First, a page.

Top 10 Reasons to Watch Rakenrol
Our SPOT.ph movie reviewer on this Quark Henares flick: "<em>Rakenrol</em> raks!"
What to do this weekend? Think no further. Get off your ass and watch Rakenrol, directed by Quark Henares. It's the best this you will do all weekend, I promise you. Here's why:
1. The Awesome Cast. Odie (Jason Abalos) has two great loves in his life: rock and his best friend Irene (Glaiza de Castro) who also loves music. They form a band called Hapipaks with minor rock star Mo (Ketchup Eusebio) and crazy drummer Junfour (Alwyn Uytingco). Ketchup and Alwyn have always been favourites of mine and the reasons are obvious: Ketchup is one of the best young actors around today and Alwyn is adorable in a chinito kind of way, also a good actor to be sure. But Jason and Glaiza are the perfect leads. He's cute in an unassuming way and slightly geeky-heck yeah, geeky men-while she is winsome and not at all self conscious as Odie's muse and the band's lead singer.
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2. The Star-Studded Supporting Cast. The list goes on and on! Diether Ocampo plays "pogi rock pioneer" Jacci (pronounced Jackie) Rocha and I must say this is his best work ever. Armed with a ridiculous accent and muscular arms, Jacci Roca is hilariously sleazy (dressed in sando-and-jeans derelict couture, a la rock star photographer Juan Caguicla in the scene where Jacci picks up Irene) and yet super hot at the same time. How can any girl resist? Meanwhile Matet de Leon, another perennial on my awesomesauce list, plays herself, that is, former child star and band manager. She sits patiently with her bottle of Red Horse and her cigarettes, doling out good advice and sharing her professional opinion.
Then there's the lovely Jun Sabayton who plays Francis (a.k.a. Yagit)-the conceptual artist who shares an apartment with Mo-who rolls around in dirt and sells Mo's guitar to pay the rent. Jun's sensitive and in-depth portrayal (naks) of a tortured artist in satin short shorts is spot-on-pretentious, ridiculous, and very funny. The discussion on what is "art" is precious. And best of all there's Ramon Bautista who plays the "master of modern cinema" Flame Tigerbluden, who directs the first music video of Hapipaks. Assisted by Lena Cobangbang (production designer, cinematographer, at lahat lahat na) Flame only talks with a megaphone and says things like "Wala ka bang alam sa mise-en-scene?!" What can I say?
3. There are cameos galore from all the coolest people in Quark's circles: his folks (Dr. Belo is an executive producer), musicians (Ely Buendia and all other members of Pinoy rock royalty), actors (Angelica Panganiban... and Ricardo Cepeda!), fashion designers (Mich Dulce), contemporary artists (Bea Camacho), filmmakers (RA Rivera,Marie Jamora, Raya Martin), writers (Erwin Romulo, Audrey Carpio, Wanggo Gallaga, Philbert Dy).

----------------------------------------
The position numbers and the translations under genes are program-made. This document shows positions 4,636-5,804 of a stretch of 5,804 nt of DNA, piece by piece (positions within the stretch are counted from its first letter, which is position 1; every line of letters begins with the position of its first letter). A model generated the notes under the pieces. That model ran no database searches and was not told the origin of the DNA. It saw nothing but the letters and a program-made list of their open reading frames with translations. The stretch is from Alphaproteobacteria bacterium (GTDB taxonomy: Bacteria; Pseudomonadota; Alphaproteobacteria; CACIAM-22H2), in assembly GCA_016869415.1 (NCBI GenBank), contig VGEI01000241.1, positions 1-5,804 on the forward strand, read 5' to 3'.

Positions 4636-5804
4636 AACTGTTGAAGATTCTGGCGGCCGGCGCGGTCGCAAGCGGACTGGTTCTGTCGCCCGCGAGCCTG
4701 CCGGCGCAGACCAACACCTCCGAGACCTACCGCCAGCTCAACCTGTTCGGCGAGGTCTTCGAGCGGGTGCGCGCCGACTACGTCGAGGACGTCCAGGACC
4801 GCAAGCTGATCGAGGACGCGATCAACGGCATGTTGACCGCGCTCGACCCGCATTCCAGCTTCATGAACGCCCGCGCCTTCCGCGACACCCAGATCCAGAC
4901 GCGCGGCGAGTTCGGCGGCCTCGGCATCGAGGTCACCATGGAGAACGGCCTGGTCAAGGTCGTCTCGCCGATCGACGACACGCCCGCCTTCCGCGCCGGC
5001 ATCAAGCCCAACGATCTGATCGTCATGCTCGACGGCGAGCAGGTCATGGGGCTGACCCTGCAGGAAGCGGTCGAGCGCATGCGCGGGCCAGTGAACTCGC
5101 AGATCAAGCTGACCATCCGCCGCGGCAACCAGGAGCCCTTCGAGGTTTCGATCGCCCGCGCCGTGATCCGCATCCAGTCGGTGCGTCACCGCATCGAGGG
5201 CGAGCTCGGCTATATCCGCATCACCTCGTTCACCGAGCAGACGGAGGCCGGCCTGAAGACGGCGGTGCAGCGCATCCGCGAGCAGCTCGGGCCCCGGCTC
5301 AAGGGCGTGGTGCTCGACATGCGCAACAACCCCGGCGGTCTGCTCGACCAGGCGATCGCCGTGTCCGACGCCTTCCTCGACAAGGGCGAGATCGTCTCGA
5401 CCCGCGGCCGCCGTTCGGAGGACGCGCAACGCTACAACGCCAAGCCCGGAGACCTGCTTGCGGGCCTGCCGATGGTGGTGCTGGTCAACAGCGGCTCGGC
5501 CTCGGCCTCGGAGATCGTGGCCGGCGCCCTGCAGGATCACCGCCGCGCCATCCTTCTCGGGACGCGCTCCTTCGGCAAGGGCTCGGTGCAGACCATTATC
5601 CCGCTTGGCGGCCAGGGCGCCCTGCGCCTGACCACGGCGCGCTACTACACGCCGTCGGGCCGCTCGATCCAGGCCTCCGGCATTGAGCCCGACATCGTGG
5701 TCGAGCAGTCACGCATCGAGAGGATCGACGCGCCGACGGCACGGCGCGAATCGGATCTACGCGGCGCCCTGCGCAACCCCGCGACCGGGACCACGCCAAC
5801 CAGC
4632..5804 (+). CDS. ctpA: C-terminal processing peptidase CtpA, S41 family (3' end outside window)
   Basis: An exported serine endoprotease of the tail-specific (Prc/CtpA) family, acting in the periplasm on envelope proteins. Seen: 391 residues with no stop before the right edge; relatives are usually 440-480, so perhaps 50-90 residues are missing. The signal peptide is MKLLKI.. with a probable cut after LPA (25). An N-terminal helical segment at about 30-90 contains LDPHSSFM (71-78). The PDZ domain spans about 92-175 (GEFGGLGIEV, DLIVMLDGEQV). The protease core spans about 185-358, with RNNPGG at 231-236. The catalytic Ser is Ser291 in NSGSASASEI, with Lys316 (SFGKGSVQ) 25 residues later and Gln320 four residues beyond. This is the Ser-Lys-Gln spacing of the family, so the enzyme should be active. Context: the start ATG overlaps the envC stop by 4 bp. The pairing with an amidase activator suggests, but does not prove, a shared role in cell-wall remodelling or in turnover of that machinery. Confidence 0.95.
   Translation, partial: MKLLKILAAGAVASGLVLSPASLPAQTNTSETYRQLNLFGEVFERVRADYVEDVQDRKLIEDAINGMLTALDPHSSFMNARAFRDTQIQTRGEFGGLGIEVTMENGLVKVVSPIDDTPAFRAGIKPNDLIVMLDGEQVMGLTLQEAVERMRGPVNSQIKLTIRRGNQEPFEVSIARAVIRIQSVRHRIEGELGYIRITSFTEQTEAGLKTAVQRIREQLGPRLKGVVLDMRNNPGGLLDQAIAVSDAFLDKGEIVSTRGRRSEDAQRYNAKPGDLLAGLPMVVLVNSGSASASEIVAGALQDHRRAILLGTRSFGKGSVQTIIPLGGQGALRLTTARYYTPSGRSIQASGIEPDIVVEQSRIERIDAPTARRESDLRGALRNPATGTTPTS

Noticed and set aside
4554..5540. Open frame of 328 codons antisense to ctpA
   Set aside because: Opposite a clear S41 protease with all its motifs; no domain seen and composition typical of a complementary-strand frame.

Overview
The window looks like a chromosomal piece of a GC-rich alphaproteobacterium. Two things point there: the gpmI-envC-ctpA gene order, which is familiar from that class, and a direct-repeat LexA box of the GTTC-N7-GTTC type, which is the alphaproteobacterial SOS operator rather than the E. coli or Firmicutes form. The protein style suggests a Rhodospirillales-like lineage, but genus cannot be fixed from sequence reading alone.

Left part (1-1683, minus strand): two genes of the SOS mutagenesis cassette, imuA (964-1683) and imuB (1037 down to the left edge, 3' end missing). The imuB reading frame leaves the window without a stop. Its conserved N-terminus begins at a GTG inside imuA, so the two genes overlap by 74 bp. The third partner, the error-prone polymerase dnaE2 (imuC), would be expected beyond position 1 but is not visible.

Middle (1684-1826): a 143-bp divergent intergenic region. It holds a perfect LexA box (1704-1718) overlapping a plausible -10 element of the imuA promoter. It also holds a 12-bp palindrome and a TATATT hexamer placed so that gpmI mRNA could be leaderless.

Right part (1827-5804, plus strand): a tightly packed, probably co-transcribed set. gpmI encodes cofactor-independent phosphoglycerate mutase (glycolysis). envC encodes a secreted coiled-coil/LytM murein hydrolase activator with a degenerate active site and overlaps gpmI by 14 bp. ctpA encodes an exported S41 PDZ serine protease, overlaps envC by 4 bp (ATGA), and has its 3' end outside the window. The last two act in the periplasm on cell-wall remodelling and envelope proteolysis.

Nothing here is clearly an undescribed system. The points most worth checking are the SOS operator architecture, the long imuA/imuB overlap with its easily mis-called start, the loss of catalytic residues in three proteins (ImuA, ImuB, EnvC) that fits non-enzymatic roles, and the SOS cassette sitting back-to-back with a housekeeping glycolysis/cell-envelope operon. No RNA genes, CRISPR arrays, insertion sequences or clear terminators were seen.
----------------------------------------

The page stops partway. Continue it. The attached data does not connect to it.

4. There are little poignant moments of truth in the film: Irene dressing up for a party listening to Up Dharma Down, hanging out after band practice thinking of band names, Odie wearing a Wolfmann t-shirt at their Saguijo gig, falling in love with your best friend and not having the guts to tell her. There's a sad rainy night scene that made me want to cry.
5. There are also little funny moments of art imitating life: a business scam, a sex scandal (complete with DVD from Quiapo), a rowdy audience throwing piss at the band...
6. The film is beautifully shot (by three directors of photography Pong Ignacio, Odie Flores, and Lyle Sacris). Despite the variety in DOPs, the cinematography consistently captures the energy, chaos, and sheer fun of the underground music scene. Remember those nights hanging out in the Saguijo parking lot, or crowding the smoking balcony at Magnet Hi-Street, or surviving the moshing at Mayrics.
7. The script by Quark and Diego Castillo of Sandwich is taut, really funny, and sharp. The jokes deviate from the usual formula and the humor is very real. Also, I particularly enjoyed the cut-aways (to explain Jacci Rocha's musical career, Matet de Leon's child star days, and the explanation of Emo) and the clever and tasteful use of motion graphics.
8. The music is really good. The film has a great soundtrack, featuring songs from some of the best rock bands around-too many to mention. Basta if you're a fan of Pinoy rock, then Rakenrol is a must see.
9. It's great to see a filmmaker do something close to his heart. It took a while for Rakenrol but it was worth the wait because you can tell when a director is doing something for the love of and not for anything else. It makes the film a joy to watch, and not a chore.
10. Rakenrol raks! Funk's not death!!!
Catch Rakenrol at SM Cinemas.